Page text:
|Sepp Holzer's Permaculture: A Practical Guide to Small-Scale, Integrative Farming and Gardening--With information on mushroom cultivation, sowing a ... ways to keep livestock, and more...
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Author: Sepp Holzer
Sepp Holzer farms steep mountainsides in Austria 1,500 meters above sea level. His farm is an intricate network of terraces, raised beds, ponds, waterways and tracks, well covered with productive fruit trees and other vegetation, with the farmhouse neatly nestling amongst them. This is in dramatic contrast to his neighbors' spruce monocultures.In this book, Holzer shares the skill and knowledge acquired over his lifetime. He covers every aspect of his farming methods, not just how to create a holistic system on the farm itself, but how to make a living from it. Holzer writes about everything from the overall concepts, down to the practical details.In Sepp Holzer's Permaculture readers will learn:
Holzer offers a wealth of information for the gardener, smallholder or alternative farmer yet the book's greatest value is the attitudes it teaches. He reveals the thinking processes based on principles found in nature that create his productive systems. These can be applied anywhere.
- How he sets up a permaculture system
- The fruit varieties he has found best for permaculture growing
- How to construct terraces, ponds, and waterways
- How to build shelters for animals and how to work with them on the land
- How to cultivate edible mushrooms in the garden and on the farm
- and much more!
|Plant Identification Terminology: An Illustrated Glossary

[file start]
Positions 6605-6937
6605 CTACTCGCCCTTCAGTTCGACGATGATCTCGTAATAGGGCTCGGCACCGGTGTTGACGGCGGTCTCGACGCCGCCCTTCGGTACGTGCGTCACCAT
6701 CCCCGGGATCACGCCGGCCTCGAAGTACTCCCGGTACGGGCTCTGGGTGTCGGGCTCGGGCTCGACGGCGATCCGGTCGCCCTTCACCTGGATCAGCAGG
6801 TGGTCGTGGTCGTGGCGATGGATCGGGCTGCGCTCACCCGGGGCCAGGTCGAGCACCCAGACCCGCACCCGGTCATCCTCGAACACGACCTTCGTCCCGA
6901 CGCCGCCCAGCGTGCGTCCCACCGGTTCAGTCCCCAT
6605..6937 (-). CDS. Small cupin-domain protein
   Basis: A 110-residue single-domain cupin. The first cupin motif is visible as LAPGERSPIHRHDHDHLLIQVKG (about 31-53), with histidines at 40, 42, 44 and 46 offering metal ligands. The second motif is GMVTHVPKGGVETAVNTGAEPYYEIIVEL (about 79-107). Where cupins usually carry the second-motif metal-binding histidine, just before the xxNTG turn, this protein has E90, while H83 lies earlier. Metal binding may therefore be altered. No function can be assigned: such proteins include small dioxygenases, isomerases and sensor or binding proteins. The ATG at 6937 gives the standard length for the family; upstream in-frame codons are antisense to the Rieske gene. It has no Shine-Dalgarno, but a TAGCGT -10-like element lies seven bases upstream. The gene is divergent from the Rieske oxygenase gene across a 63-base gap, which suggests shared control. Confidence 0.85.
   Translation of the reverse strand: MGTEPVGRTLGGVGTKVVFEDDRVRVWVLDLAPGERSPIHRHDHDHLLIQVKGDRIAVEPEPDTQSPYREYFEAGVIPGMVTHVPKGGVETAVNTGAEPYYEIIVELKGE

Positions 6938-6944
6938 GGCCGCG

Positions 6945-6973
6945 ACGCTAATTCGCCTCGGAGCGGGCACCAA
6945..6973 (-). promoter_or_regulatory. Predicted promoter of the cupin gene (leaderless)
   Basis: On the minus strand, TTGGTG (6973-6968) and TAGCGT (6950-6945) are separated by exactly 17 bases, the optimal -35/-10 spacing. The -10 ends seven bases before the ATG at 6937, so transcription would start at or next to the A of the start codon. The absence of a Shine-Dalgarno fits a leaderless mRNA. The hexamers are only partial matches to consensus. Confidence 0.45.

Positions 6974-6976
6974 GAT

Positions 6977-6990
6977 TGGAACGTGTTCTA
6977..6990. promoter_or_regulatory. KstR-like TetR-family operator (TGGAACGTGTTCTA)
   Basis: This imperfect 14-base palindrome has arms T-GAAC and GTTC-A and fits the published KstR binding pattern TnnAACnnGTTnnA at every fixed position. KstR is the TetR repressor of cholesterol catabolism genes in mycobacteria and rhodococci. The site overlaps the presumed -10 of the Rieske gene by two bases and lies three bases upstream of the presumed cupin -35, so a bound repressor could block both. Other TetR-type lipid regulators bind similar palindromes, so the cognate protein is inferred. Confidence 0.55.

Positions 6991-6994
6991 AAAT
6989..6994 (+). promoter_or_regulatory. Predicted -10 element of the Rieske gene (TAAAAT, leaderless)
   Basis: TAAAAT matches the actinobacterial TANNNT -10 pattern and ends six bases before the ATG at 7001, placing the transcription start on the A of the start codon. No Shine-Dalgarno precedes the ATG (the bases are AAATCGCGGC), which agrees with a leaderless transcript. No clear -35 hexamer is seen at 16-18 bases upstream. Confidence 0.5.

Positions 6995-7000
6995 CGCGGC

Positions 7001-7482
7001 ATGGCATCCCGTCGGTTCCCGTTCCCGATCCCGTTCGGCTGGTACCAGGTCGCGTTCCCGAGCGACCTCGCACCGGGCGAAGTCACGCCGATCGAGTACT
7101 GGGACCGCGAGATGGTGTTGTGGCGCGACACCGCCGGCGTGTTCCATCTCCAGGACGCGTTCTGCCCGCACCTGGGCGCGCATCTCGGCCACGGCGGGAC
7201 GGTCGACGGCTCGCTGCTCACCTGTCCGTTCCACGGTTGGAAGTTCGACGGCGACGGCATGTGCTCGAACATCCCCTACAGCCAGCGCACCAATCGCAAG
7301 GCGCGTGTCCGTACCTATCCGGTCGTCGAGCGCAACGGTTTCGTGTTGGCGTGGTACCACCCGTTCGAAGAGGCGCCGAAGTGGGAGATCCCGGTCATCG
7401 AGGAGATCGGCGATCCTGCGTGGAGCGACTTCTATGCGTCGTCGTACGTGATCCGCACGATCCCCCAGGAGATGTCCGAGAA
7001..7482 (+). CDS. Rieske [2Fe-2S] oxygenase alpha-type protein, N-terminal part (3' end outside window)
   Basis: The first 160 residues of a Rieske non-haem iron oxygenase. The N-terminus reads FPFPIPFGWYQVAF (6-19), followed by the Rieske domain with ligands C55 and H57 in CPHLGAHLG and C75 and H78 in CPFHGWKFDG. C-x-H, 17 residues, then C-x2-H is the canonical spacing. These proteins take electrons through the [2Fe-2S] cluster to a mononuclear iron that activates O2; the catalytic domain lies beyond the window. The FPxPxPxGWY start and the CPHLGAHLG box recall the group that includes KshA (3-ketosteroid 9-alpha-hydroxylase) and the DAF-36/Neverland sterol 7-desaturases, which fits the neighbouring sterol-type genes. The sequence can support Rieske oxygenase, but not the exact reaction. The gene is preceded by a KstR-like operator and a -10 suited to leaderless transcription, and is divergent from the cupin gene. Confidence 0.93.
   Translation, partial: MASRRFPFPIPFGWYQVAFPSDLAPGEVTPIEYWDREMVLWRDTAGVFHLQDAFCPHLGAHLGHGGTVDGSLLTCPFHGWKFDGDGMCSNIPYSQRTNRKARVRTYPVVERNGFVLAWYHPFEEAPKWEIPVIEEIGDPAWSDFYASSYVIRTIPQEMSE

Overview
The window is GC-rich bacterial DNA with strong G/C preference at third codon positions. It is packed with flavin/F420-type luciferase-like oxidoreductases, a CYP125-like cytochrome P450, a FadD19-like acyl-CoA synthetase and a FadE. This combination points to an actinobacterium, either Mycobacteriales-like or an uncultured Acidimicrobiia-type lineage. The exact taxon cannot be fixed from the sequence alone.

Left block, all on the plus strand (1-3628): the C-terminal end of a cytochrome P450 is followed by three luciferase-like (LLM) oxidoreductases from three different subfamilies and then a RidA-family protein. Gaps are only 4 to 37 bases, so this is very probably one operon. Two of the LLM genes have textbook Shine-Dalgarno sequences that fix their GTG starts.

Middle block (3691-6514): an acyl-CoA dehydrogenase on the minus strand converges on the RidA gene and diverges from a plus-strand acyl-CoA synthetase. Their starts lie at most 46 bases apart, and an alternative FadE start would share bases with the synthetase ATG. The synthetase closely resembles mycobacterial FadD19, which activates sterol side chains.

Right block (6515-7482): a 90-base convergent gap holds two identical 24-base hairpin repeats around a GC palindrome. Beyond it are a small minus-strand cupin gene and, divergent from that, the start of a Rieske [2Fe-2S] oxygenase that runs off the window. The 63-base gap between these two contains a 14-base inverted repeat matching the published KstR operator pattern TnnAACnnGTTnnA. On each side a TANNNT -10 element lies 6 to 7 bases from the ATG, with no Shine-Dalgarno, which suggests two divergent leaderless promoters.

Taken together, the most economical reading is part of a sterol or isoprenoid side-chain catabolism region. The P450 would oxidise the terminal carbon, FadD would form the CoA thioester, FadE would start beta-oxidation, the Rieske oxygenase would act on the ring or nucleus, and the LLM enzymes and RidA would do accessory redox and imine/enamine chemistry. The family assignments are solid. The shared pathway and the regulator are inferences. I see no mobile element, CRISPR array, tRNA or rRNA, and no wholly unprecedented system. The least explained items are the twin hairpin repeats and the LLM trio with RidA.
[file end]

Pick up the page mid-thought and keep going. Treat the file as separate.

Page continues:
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Author: James G. Harris
Plant identification employs an extensive and complex terminology. Professional botanists often need several years in the field to master this terminology, and it presents a daunting obstacle to the student of botany.
The meaning of most botanical terms, however, is immediately apparent when an illustration is available. That is the purpose of this volume. Plant Identification Terminology provides over nineteen hundred clear illustrations of terms used in plant identification keys and descriptions. It also includes definitions for more than twenty-seven hundred taxonomic terms.
|Medical Herbalism: The Science Principles and Practices Of Herbal Medicine
Lowest new price: $35.00
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List price: $60.00
Author: David Hoffmann
A foundational textbook on the scientific principles of therapeutic herbalism and their application in medicine
• A complete handbook for the medical practitioner
• Includes the most up-to-date information on preparations, dosage, and contraindications
• By the author of The Complete Illustrated Holistic Herbal
Medical Herbalism contains comprehensive information concerning the identification and use of medicinal plants by chemical structure and physiological effect, the art and science of making herbal medicine, the limitations and potential of viewing herbs chemically, and the challenge to current research paradigms posed by complex plant medicines. It also includes information on toxicology and contraindications, the issues involved in determining dosage and formulation types for an individual, guides to the different measurement systems and conversion tables, and the pros and cons of both industrial and traditional techniques.
With additional sections devoted to the principles of green medicine, the history of Western Herbalism, the variety of other medical modalities using medicinal plants, an extensive resource directory, and a discussion of treatments organized by body system, Medical Herbalism is the comprehensive textbook all students and practitioners of clinical herbalism need to develop their healing practices.
- 672 pages
- copyright 2003
|The Secret Life of Plants: a Fascinating Account of the Physical, Emotional, and Spiritual Relations Between Plants and Man
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Author: Peter Tompkins
The world of plants and its relation to mankind as revealed by the latest scientific discoveries. "Plenty of hard facts and astounding scientific and practical lore."--Newsweek